Detroit 8th-grader Rogers offered, sparking recruiting debate
In the high-pressure business of big-time college football, coaches are offering players scholarships at very young ages.
Justin Rogers, a 14-year-old eighth-grader from Detroit, was offered a scholarship by Kentucky secondary coach Steve Clinkscale on Monday.
Rogers, a 6-foot-4, 260-pound lineman, will be a freshman at Oak Park High School in the fall. He will make his debut against Division 1 state runnerup Detroit Cass Tech in the Prep Kickoff Classic Aug. 27 at Wayne State University.
“Coach Clinkscale came into my office and extended the offer yesterday,” said Oak Park head coach Greg Carter Tuesday afternoon. “Justin made the trip to Kentucky a few weeks ago and met him (Clinkscale) and he was impressed with him.”
Carter who guided Detroit DePorres to state championships in 1995, 1996, 2001 and 2003 and Inkster to state runnerup appearances in 2006, 2008 and 2009, is also impressed with Rogers.
“He’s just a baby at 14, but is really put together strength and size-wise, and we expect him to make an immediate impact for us,” said Carter, noting that Rogers played for the Rams in PAL football and currently attends school in Detroit. “He’s a great kid.”
It was less than a year ago – early May 2015 – when quarterback Samuel Johnson was offered as an eighth grader by Akron and Ohio University. Johnson started as a freshman in 2015 for Southfield High, which reached the state playoffs.
Then, quarterback Dwan Mathis received offers from Akron and Cincinnati before his freshman year at Belleville. Mathis is now at Oak Park and will be looking for protection from Rogers in 2016.
“That was a pleasant surprise,” said Carter of Mathis transferring in, then playing basketball this past winter for Oak Park. “He’s 6-foot-4 and athletic. The sky’s the limit for him.”
Rogers also will get the chance to work with four-star offensive tackle Ja’Raymond Hall, a Michigan commit, this fall.
Detroit King coach Dale Harvel doesn’t think players as young as eighth grade should be receiving college offers.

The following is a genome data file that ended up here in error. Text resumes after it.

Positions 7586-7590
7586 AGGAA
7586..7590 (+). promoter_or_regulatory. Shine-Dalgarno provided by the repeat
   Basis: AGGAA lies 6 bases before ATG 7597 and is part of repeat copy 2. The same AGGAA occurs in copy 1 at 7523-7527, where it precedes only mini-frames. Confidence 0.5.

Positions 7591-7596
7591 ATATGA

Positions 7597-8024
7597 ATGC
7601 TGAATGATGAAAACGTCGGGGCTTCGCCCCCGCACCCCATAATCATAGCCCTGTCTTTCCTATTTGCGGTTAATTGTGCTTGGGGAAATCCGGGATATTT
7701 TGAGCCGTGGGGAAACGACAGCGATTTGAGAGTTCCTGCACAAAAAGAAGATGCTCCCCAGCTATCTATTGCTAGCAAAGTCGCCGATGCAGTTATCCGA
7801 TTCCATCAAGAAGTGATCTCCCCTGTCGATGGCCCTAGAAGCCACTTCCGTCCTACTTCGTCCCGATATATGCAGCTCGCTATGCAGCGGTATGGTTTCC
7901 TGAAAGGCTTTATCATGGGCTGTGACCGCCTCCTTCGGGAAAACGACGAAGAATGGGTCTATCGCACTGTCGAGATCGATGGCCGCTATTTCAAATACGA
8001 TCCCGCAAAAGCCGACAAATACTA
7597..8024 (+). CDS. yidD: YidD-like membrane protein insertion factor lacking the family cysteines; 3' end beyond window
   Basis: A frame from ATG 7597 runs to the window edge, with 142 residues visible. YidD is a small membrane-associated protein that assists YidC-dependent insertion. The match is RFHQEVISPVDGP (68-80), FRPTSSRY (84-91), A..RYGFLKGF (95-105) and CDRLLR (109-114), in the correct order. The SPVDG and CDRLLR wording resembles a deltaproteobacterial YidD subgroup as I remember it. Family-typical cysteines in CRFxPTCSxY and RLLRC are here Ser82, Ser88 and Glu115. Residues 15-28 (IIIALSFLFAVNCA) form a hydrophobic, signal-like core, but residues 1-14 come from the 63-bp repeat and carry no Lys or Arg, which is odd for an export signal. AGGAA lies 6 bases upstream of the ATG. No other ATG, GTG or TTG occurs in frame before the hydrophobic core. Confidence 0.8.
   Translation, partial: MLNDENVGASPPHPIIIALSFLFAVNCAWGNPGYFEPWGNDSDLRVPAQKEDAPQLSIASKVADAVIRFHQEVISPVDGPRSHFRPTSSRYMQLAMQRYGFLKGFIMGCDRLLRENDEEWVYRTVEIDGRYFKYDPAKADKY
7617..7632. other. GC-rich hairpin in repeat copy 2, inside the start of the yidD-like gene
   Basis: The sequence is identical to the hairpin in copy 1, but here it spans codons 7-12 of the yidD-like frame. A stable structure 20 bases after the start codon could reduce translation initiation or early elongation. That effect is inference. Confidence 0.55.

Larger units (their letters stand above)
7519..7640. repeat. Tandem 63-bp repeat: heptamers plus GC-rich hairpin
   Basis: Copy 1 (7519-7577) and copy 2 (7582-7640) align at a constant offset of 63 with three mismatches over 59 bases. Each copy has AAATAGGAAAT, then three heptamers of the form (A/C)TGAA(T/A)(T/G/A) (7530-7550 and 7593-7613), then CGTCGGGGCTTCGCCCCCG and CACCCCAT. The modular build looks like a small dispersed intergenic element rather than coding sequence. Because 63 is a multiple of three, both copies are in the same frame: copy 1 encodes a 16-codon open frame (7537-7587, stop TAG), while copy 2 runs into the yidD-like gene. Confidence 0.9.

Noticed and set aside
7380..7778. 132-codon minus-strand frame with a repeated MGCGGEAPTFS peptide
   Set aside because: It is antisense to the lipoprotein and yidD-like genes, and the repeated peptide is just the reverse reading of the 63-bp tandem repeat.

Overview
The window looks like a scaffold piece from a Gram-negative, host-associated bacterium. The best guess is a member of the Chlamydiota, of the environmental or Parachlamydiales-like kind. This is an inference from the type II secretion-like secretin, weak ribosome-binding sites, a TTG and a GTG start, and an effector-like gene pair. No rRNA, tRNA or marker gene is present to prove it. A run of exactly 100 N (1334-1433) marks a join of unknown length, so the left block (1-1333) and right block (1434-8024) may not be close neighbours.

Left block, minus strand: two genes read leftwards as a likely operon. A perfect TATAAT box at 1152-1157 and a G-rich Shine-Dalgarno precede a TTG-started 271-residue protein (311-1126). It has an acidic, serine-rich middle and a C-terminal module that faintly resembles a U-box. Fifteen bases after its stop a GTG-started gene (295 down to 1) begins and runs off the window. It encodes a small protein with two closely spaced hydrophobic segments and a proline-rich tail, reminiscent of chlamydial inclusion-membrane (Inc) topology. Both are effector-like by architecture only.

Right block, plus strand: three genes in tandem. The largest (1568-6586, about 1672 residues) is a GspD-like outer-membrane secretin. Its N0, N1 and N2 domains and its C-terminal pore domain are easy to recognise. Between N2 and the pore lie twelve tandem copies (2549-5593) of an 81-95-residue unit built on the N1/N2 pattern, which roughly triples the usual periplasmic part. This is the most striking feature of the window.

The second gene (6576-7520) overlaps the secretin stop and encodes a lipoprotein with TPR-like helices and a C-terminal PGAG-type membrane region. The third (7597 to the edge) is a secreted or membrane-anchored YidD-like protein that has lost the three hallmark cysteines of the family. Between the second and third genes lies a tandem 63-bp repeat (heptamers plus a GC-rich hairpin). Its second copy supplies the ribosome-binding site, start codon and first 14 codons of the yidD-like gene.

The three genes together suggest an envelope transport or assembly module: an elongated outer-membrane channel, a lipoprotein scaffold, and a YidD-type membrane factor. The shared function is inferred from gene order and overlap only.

“It’s ridiculous in my opinion, crazy offering an eighth grader,” Harvel said. “You don’t even know if those coaches will be there in four years. For me, it’s just about publicity. You don’t know how that kid will pan out and at the end it’s up to the kid anyway since nothing is on paper.
“To me, this is the most disgusting part of our jobs as high school coaches – recruiting. And then they (NCAA) won’t let them (players) have satellite camps. I just tell the parents to take care of the things you can take care of, making sure their kids have good grades, and everything else hopefully takes care of itself.”
Carter said times have changed from when he first started coaching in the late 1970s as an assistant coach at DePorres.
“It’s changing every year,” said Carter, who has been a head coach the last 21 years, including 10 at DePorres, six at Inkster and five at Oak Park. “It’s a lot different from when I first started out when college coaches were just offering players their senior year. Now, it’s all based on potential.”
Cass Tech coach Thomas Wilcher said having college coaches offer players before they reach high school has pros and cons.
“It’s a good thing for the kid, but in the long run he can also be hurt by the big expectations,” Wilcher said. “We had one of our kids, Xavier Goldsmith, get offers before his freshman year last summer. He had a good skill set and good footwork as a cornerback, but some older kids can resent it, be jealous. It’s like, ‘Coach, I’ve done everything you’ve said to do. What am I doing wrong?’ It’s tough for them.”
Goldsmith, a 5-8, 150-pound cornerback, played JV ball and dressed for every varsity game his freshman year, playing in some of them. He was surprised by the offers. He now has six, including Cincinnati, Toledo and Kent State.
“I was real surprised,” Goldsmith said. “I went to Sound Mind Sound Body, just wanting to make a name for myself. Then I went to Penn State’s camp, where Army coaches were there, and they offered me. And I went to Cincinnati’s camp and was offered by them too.”
Goldsmith played with Rogers for the Rams in PAL ball.
“He was my teammate,” said Goldsmith of Rogers. “He’s a good player, real big at that young of an age. I’m not really surprised he got an offer. Kids are starting to get offers like that (before freshman year), but that’s a big one, an SEC school.”